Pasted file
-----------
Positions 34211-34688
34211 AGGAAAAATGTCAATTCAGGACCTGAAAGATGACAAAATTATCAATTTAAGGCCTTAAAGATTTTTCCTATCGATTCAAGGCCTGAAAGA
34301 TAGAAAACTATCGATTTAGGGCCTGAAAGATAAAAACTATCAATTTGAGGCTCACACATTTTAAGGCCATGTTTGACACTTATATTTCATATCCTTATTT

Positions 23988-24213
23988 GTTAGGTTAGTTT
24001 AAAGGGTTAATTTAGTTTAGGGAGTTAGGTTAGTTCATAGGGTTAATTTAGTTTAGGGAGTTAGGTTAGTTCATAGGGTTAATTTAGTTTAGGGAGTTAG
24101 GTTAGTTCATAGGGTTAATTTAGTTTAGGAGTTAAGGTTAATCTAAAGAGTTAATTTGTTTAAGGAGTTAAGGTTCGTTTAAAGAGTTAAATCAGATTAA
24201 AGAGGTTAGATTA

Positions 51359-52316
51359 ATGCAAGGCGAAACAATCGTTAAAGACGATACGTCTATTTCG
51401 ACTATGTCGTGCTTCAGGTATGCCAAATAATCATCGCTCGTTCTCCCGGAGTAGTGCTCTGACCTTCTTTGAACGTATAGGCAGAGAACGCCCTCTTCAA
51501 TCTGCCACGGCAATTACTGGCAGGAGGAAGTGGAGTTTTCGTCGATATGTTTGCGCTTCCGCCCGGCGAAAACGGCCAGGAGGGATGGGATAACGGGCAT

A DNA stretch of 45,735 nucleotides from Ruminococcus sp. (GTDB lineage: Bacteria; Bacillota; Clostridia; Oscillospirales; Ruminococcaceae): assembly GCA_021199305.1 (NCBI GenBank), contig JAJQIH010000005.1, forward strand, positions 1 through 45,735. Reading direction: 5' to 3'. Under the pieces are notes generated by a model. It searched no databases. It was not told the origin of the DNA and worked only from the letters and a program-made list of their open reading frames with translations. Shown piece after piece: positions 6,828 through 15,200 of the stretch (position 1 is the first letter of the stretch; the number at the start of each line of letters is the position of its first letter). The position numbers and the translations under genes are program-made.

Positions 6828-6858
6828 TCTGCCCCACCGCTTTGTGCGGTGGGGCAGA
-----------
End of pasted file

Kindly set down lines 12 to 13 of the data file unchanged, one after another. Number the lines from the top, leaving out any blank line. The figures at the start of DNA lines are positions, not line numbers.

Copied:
51501 TCTGCCACGGCAATTACTGGCAGGAGGAAGTGGAGTTTTCGTCGATATGTTTGCGCTTCCGCCCGGCGAAAACGGCCAGGAGGGATGGGATAACGGGCAT

A DNA stretch of 45,735 nucleotides from Ruminococcus sp. (GTDB lineage: Bacteria; Bacillota; Clostridia; Oscillospirales; Ruminococcaceae): assembly GCA_021199305.1 (NCBI GenBank), contig JAJQIH010000005.1, forward strand, positions 1 through 45,735. Reading direction: 5' to 3'. Under the pieces are notes generated by a model. It searched no databases. It was not told the origin of the DNA and worked only from the letters and a program-made list of their open reading frames with translations. Shown piece after piece: positions 6,828 through 15,200 of the stretch (position 1 is the first letter of the stretch; the number at the start of each line of letters is the position of its first letter). The position numbers and the translations under genes are program-made.